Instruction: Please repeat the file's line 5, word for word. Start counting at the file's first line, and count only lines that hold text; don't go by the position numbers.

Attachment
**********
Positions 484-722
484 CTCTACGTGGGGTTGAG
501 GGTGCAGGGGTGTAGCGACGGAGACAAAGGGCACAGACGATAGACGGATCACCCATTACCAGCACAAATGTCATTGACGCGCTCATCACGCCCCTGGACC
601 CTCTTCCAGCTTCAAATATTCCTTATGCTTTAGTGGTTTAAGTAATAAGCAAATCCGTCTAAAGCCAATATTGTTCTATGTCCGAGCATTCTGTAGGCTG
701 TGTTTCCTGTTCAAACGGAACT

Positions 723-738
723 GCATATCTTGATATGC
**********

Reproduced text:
701 TGTTTCCTGTTCAAACGGAACT